IV. FDR: Suffrage and Elections


Franklin Delano Roosevelt Poster, c.1928-1930. Collection of Jane and Tony Stepanski on loan to Roosevelt House.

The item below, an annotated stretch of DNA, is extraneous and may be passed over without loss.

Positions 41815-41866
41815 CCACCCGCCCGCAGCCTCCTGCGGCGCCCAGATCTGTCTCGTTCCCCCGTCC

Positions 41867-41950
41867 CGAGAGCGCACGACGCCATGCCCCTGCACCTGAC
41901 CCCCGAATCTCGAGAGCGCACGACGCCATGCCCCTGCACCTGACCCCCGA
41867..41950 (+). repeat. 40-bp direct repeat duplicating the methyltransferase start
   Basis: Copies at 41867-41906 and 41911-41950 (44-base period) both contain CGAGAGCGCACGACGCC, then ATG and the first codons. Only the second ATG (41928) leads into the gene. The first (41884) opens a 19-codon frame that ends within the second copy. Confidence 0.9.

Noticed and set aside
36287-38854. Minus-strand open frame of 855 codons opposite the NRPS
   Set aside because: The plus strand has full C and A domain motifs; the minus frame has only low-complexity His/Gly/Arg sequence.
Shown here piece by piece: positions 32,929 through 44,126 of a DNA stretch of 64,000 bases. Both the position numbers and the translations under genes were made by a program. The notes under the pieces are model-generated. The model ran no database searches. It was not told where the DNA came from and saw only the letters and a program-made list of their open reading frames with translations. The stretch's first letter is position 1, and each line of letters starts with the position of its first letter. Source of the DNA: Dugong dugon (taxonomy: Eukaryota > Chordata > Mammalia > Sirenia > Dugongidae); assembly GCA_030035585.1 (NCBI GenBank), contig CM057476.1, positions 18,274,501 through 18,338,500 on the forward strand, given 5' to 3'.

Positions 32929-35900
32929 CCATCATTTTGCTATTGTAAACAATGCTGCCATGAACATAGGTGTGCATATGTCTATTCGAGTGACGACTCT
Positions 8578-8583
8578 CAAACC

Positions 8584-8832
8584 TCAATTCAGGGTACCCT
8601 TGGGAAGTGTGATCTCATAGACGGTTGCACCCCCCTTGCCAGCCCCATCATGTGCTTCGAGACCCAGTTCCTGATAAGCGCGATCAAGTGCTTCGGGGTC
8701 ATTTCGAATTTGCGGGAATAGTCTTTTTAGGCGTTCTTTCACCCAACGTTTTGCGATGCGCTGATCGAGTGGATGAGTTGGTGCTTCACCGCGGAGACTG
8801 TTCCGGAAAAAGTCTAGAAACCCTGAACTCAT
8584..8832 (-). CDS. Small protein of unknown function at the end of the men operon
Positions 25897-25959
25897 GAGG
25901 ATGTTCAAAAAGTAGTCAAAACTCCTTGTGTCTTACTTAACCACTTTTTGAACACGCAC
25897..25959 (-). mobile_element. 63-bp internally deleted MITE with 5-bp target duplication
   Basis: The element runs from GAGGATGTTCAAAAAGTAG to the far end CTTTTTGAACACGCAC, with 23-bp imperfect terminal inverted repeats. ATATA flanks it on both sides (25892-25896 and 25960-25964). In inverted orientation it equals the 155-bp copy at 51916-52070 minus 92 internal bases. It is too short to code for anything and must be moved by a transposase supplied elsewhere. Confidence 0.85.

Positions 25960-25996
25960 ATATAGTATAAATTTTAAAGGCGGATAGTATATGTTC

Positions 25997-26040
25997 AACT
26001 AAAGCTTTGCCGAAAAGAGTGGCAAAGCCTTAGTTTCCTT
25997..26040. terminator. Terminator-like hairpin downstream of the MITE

Franklin Delano Roosevelt announced his support for women’s suffrage as a member of the New York State Senate in 1912, when a constitutional amendment was proposed in the Legislature. That same year, FDR’s cousin Theodore Roosevelt made his Bull Moose Party platform the first national endorsement of women’s suffrage. Teddy lost the election and New York women lost in the Legislature, and then at the ballot box in 1915. Undeterred, suffrage leaders garnered more than a million signatures of support and campaigned vigorously to win a referendum in 1917 which granted New York women full voting rights.  New York women voted for the first time in a national election-along with all other American women-in 1920 after the 19th Amendment granting suffrage had been ratified. In this election, FDR ran as the vice presidential candidate on the Democratic ticket with presidential nominee Ohio Governor James Cox but were defeated by Republicans Warren G. Harding and Calvin Coolidge.  In 1928, when FDR ran for Governor of New York, Eleanor Roosevelt led the NYS Democratic Party’s effort to mobilize women voters. FDR pulled off a narrow victory, winning by just 25,000 votes.  At the same time Al Smith, the Democratic candidate for President, was defeated by Republican Herbert Hoover.  Polling at the time indicated that more women voted for Hoover because he supported Prohibition while Smith was for its repeal as women’s groups were the leading advocates of temperance. When FDR ran for President in 1932, he won decisively in a landslide over Hoover. FDR may have received a greater percentage of the women’s vote, an outcome likely influenced by the detrimental effects of the Great Depression on family life.